Basalt council intervenes for man who shot bear | AspenTimes.com
YOUR AD HERE »

Basalt council intervenes for man who shot bear

The Basalt Town Council will ask the new director of the Colorado Division of Wildlife to drop the charge against a man who shot and killed a bear earlier this summer.

Council members agreed Tuesday night that they should try to intervene on behalf of Rob Janssen, who shot a bear Aug. 10 on his property on the south side of Basalt Mountain, outside of town limits.

Wildlife officers cited Janssen for unlawfully taking a bear prior to Sept. 2. If convicted of the misdemeanor charge, he could face a sentence of six months in jail, a $5,000 fine or both.

“Do we want to take a position that says, `Jeez, you guys’?” asked Basalt Mayor Rick Stevens.

He claimed it is a waste of time and resources for the agency to pursue a charge against a man who felt his family’s safety was threatened by a black bear. Other bears have been shot around the state without the DOW’s pursuit of criminal charges, he said.

The other board members agreed that the town should take action on behalf of Janssen. They granted permission for Stevens to call Russell George, a Rifle attorney and former speaker of the Colorado House who was recently appointed as director of the DOW.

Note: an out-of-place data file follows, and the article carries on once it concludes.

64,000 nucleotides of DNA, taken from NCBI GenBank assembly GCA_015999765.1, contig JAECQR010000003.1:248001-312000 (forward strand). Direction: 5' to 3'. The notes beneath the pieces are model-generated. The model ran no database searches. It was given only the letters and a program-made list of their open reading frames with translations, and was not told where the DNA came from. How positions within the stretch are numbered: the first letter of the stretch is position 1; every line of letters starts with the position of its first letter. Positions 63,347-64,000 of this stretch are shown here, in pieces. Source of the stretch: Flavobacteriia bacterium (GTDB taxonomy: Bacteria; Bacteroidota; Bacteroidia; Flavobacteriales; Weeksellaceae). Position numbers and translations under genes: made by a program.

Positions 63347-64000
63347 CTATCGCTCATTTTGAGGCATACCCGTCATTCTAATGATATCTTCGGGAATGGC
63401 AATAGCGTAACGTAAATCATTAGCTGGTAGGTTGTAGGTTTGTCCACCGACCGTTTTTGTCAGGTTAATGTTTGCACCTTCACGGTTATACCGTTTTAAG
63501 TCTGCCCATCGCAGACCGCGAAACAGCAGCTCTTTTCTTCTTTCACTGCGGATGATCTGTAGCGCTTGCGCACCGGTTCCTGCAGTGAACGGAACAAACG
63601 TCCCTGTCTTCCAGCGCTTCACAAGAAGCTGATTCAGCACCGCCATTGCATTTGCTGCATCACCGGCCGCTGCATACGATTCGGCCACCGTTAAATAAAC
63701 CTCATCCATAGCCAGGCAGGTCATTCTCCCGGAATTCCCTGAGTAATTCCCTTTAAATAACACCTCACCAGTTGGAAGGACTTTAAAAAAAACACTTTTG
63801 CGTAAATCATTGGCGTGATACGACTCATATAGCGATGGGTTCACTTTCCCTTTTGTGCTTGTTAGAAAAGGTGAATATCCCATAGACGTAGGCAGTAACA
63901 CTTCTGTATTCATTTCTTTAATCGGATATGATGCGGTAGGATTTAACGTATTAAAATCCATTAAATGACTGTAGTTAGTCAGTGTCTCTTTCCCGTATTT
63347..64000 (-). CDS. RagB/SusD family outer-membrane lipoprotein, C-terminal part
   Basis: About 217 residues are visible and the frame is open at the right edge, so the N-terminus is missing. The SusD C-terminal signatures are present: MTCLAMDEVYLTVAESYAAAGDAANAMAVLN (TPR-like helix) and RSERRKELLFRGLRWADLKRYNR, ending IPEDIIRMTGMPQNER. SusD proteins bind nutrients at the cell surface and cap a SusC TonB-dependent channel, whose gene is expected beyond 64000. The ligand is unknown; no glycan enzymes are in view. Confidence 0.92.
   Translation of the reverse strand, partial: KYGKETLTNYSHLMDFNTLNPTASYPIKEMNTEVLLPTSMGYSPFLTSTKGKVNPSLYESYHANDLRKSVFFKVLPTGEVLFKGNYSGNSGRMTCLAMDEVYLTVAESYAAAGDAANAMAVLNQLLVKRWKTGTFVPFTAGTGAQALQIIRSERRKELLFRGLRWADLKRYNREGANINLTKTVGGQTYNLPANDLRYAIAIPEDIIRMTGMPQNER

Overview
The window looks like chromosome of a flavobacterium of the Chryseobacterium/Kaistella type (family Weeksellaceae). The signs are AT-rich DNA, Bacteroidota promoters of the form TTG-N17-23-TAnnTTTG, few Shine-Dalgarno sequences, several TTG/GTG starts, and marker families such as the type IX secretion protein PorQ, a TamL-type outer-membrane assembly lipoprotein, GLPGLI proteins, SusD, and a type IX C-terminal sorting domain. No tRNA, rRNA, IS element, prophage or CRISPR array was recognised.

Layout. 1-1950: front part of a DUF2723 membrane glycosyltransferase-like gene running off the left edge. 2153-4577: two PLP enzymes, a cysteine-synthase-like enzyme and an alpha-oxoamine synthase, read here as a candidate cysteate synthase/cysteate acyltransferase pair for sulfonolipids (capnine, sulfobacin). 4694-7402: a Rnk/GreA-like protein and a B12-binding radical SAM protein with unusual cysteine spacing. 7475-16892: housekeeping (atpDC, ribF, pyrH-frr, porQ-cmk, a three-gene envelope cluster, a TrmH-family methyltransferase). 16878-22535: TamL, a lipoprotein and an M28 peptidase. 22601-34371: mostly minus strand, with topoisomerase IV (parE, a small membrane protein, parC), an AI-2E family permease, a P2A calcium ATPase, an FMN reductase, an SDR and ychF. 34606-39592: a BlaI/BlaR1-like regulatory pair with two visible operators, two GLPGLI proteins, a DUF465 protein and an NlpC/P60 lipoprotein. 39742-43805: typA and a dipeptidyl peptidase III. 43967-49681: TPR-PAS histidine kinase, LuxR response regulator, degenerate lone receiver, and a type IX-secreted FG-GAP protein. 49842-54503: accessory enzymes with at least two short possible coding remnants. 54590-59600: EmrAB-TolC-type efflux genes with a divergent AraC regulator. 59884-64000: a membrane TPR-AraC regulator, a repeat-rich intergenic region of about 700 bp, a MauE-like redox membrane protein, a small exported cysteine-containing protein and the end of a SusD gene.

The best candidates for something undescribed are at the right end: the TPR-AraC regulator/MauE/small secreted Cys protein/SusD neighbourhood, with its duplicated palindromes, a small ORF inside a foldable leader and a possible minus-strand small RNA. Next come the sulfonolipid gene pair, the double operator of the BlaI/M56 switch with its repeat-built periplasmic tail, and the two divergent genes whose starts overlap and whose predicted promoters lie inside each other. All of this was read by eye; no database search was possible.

Janssen has hired an attorney, Arnold Mordkin, who indicated his client might fight the charge.

Meanwhile, community support for Janssen is starting to emerge. People who work with Janssen and his wife, Ginger, are throwing a fund-raising barbecue Saturday at the Riverdale Sod Farm on County Road 114.

There will be hamburgers and veggie burgers “but no bear burgers,” said Jared Kerst, manager of the sod farm.

Kerst said many of the landscapers that his farm supplies said they wanted to support the Janssens, who are also landscapers, by raising funds to help pay their legal fees and possibly the fine. Kerst said he also wanted to show support because he feels the charge was unwarranted.

“I hope the precedent is not set that a man can’t protect his family,” he said.


Support Local Journalism

Support Local Journalism

Readers around Aspen and Snowmass Village make the Aspen Times’ work possible. Your financial contribution supports our efforts to deliver quality, locally relevant journalism.

Now more than ever, your support is critical to help us keep our community informed about the evolving coronavirus pandemic and the impact it is having locally. Every contribution, however large or small, will make a difference.

Each donation will be used exclusively for the development and creation of increased news coverage.

For tax deductible donations, click here.
 

Start a dialogue, stay on topic and be civil.
If you don't follow the rules, your comment may be deleted.

User Legend: iconModerator iconTrusted User


News

Halloween 2020 in Aspen: What you need to know this year

|

Halloween 2020 was to be the holy grail of Halloweens: it falls on a Saturday, with a full moon, the night before Daylights Savings Time … but 2020 had other plans. Here are some coronavirus restriction approved ways to celebrate this year.



See more